Workplace bystanders and bullies: an unpopular opinion
This piece describes bystanders who witness aggressive to bullying behaviours in a workplace context. This piece is not applicable to life threatening situations inside or outside a workplace.
Here’s a common workplace scenario:
A manager is lecturing a colleague during a meeting regarding a failed project. They are laying out accusations and strategies that should have been executed instead. Others involved in the project are not given any feedback. This is not the first time the manager has singled out the employee in front of others. And just like every other time, no one intervenes during the awkward situation.
After work, a bystander scrolls through their twitter feed and comes across some posts about speaking up against harm and being an upstander by standing up to bullies. There are other posts about privilege and oppression and those in positions of power should use their privilege to advocate for those who are marginalized and victimized in their workplace. The bystander starts wondering if they should have said something during the meeting, or even after, to their targeted colleague. And if so, what could they have said that didn’t embarrass the victim or the senior manager? How could they have intervened in a way that didn’t make them a new target? Feelings of shame, confusion and outrage surface, followed by powerlessness and resignation. They decide that their job is really important for their career aspirations and that they wouldn’t do anything that might jeopardise their position.
These messages about being an upstander make sense. They speak to a moral principle about harm prevention and protecting the vulnerable. These messages suggest that there is a right thing to do and that’s always to stand up to the perpetrator and protect the victim and in doing so, you alleviate the moral distress that arises from witnessing wrongdoing.
Yet in a workplace hierarchy consisting of people in positions of relative power, this isn’t so black and white.
Some myths you might have about your workplace:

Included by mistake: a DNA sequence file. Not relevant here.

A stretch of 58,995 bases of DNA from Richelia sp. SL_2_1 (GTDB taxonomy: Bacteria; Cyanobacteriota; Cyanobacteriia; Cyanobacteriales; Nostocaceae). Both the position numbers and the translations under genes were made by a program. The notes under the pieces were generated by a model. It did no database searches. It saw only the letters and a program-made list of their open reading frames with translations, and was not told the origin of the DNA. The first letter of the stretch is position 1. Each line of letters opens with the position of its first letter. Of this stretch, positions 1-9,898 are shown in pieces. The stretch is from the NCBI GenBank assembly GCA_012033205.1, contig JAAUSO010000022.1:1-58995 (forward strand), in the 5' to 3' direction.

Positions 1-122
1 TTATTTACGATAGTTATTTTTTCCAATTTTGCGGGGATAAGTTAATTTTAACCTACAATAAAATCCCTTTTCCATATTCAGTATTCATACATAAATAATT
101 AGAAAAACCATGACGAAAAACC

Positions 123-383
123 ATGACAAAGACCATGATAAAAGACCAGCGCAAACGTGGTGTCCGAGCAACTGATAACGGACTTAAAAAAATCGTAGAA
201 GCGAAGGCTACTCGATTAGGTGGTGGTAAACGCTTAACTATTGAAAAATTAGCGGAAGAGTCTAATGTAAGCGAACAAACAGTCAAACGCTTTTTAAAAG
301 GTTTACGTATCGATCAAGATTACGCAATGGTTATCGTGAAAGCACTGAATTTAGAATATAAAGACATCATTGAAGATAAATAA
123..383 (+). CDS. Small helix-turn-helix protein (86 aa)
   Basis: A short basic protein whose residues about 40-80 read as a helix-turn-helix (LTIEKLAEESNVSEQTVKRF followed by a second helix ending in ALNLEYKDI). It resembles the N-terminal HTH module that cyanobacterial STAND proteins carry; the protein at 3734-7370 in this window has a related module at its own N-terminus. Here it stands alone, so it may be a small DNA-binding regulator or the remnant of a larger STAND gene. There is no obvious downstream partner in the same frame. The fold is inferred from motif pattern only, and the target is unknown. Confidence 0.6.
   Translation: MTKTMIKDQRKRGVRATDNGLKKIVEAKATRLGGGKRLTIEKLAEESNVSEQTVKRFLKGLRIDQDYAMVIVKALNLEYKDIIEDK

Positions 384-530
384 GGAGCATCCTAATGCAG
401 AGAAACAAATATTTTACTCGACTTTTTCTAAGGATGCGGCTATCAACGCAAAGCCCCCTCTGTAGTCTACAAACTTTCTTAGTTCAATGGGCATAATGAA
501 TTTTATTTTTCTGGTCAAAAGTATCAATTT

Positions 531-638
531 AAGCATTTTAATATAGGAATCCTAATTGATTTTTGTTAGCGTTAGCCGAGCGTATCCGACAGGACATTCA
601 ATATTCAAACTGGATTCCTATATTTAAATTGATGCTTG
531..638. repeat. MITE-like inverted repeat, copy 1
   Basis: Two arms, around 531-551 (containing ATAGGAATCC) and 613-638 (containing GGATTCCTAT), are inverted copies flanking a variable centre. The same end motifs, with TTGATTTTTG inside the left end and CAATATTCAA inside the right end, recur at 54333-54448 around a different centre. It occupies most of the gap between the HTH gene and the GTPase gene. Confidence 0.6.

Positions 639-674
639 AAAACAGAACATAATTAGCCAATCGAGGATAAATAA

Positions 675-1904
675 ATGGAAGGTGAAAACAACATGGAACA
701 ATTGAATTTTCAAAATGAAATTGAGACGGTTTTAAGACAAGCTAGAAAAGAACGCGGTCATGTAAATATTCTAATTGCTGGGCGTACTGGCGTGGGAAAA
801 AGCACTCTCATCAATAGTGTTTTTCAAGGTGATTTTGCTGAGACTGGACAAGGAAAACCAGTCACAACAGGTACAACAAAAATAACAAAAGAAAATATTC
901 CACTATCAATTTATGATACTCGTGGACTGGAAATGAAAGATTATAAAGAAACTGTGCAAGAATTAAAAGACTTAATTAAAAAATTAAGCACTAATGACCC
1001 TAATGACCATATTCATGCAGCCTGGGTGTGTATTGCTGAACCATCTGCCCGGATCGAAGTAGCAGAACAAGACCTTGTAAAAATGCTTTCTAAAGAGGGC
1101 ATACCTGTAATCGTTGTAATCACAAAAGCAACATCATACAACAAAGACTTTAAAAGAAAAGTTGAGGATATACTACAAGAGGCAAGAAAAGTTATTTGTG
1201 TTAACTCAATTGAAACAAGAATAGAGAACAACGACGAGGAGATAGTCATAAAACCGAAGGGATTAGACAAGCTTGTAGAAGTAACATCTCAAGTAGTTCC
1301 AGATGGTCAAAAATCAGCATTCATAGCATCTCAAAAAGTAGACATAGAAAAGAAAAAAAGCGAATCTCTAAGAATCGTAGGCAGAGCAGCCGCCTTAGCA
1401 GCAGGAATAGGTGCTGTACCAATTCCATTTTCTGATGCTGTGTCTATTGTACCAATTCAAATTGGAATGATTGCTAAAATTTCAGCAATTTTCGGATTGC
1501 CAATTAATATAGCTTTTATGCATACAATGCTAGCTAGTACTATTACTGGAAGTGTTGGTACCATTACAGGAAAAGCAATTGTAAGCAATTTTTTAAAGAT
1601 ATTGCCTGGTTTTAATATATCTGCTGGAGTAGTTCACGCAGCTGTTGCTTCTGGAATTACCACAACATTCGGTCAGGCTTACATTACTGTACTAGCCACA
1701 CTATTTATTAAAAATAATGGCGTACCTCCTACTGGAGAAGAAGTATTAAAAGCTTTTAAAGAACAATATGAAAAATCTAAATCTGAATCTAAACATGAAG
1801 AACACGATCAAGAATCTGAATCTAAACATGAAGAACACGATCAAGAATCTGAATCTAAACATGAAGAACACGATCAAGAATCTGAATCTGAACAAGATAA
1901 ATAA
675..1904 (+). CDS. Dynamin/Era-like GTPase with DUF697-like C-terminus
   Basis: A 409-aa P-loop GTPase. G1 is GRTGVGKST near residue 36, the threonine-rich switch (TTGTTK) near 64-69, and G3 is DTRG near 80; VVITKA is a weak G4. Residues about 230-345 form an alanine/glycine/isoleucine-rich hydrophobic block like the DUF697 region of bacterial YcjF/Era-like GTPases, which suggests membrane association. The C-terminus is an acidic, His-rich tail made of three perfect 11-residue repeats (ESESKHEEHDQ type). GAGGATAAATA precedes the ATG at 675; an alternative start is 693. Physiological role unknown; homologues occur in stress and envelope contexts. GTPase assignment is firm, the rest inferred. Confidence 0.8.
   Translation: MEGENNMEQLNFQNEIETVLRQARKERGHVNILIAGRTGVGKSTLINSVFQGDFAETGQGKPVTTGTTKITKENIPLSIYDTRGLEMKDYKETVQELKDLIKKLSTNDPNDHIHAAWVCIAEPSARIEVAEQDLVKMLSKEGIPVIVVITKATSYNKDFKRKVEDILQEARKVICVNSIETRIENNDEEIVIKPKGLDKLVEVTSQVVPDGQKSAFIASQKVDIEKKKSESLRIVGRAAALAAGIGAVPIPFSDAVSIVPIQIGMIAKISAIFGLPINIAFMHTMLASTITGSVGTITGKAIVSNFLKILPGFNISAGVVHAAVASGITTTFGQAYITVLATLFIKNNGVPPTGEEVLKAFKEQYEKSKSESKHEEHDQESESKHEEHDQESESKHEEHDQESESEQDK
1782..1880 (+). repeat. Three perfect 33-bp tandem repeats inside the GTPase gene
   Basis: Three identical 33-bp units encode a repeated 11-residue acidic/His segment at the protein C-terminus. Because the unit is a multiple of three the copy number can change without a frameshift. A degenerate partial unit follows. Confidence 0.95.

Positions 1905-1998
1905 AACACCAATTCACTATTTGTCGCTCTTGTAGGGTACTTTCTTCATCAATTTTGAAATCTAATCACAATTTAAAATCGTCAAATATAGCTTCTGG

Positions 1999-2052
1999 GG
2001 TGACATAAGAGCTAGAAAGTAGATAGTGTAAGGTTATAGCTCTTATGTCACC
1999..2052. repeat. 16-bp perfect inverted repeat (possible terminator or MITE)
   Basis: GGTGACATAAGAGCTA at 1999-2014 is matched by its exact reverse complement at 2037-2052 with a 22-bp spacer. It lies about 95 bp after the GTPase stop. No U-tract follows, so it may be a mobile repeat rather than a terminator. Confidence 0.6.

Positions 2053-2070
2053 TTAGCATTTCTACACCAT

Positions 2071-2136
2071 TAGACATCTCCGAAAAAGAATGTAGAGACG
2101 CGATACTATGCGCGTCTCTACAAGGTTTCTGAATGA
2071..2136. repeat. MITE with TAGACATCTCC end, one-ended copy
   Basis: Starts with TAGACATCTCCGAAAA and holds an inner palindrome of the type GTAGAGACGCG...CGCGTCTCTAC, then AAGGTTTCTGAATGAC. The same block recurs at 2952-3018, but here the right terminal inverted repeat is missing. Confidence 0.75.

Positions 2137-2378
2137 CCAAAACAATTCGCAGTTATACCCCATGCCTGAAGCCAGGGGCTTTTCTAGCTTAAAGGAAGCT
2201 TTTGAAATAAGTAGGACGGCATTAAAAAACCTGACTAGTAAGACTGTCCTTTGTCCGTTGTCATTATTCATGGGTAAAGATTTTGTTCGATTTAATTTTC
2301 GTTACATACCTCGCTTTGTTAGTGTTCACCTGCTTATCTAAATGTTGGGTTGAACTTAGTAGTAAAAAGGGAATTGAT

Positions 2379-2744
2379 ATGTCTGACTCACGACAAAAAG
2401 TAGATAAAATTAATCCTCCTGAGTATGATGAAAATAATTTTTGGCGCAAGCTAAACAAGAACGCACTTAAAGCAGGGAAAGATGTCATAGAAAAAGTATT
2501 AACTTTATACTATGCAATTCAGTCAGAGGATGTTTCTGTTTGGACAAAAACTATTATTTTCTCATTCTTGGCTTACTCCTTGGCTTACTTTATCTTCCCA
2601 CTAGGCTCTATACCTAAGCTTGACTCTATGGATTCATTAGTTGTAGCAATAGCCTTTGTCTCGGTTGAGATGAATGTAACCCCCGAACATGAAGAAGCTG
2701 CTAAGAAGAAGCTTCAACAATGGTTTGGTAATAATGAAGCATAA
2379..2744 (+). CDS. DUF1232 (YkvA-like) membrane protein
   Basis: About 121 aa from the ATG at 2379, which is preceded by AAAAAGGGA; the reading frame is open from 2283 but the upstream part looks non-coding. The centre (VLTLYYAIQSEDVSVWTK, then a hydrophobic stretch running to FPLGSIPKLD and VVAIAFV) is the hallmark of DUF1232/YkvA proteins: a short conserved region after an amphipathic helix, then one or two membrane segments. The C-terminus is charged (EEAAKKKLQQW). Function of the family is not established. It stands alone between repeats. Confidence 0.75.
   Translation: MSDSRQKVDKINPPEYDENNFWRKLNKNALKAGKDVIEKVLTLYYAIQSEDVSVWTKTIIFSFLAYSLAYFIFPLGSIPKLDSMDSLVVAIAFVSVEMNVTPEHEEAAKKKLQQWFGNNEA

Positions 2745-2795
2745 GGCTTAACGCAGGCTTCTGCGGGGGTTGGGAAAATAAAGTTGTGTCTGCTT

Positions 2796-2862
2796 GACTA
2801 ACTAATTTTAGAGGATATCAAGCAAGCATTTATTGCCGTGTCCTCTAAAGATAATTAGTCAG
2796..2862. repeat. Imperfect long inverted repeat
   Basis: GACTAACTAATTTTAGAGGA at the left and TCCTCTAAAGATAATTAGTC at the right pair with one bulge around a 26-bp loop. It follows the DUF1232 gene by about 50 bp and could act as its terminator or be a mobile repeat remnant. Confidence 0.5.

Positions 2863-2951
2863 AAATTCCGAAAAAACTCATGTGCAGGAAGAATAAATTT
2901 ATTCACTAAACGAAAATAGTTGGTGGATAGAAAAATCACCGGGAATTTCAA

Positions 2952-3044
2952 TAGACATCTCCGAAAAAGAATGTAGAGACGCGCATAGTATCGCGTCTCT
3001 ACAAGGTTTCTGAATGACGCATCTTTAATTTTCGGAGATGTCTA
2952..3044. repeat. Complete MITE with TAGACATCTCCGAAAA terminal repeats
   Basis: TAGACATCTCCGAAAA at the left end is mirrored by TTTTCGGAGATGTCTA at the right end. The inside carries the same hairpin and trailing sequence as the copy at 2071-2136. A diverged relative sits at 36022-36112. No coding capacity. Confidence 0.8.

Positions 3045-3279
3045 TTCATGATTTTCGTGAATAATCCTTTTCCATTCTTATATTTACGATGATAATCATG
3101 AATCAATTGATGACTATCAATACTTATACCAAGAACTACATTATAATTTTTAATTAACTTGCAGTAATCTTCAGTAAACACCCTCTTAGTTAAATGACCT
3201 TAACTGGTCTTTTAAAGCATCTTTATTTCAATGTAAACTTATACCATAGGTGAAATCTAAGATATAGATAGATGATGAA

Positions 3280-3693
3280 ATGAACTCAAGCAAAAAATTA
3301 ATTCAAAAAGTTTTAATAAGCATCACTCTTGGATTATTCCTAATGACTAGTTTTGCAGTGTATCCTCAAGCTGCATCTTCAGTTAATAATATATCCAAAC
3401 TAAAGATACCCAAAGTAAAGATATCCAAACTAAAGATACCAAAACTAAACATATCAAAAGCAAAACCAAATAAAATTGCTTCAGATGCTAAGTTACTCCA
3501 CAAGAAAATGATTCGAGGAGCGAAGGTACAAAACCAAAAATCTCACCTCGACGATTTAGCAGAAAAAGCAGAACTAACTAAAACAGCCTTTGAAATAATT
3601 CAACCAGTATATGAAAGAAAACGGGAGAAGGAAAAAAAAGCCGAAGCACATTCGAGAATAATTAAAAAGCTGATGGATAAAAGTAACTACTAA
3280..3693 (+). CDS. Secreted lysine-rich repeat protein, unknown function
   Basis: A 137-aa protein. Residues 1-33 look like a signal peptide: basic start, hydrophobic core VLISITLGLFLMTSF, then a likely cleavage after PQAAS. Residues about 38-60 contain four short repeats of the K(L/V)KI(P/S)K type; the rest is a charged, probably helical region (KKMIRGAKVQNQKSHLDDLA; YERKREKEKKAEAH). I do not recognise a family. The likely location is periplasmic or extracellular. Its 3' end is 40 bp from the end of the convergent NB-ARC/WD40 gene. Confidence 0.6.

Workplaces are safe and have policies that everyone follows effectively to keep each other safe.
If you experience assault, harassment or bullying, workplace policies are on your side and the perpetrator, regardless of their workplace title, will be swiftly held to account for their harmful actions with appropriate consequences.
Senior leaders in your institution have the emotional maturity to manage conflict, resist ego stroking behaviours by perpetrators, and investigate complaints with curiosity and objectivity.
You can trust your manager or leader to have your or your colleague’s back.
You can trust your institution.
What policies don’t account for is the workplace hierarchy, power differentials, power hoarding, or social climbing. Or the grooming strategies that some employees use to form alliances with people in positions of relative or greater power to protect them against their unethical actions. Or the bias that already exists to support those who embody the ideal traits of the workplace culture over those who do not.
If people near the bottom of a team or workplace hierarchy are more vulnerable to the decisions and actions of those at the higher end of the hierarchy, then whose responsibility is it to keep each other safe, especially if the bully is someone higher on the ladder?
Many people would say it’s everyone’s responsibility to stamp out bullying. I used to think that too until I witnessed over and again how this aspirational workplace motto is impossible in workplace contexts that promote people for their charisma, confidence and grandiose narcissistic traits over competence, collegiality and ethics. It’s just not possible when psychological safety isn’t demonstrated and embodied in a team.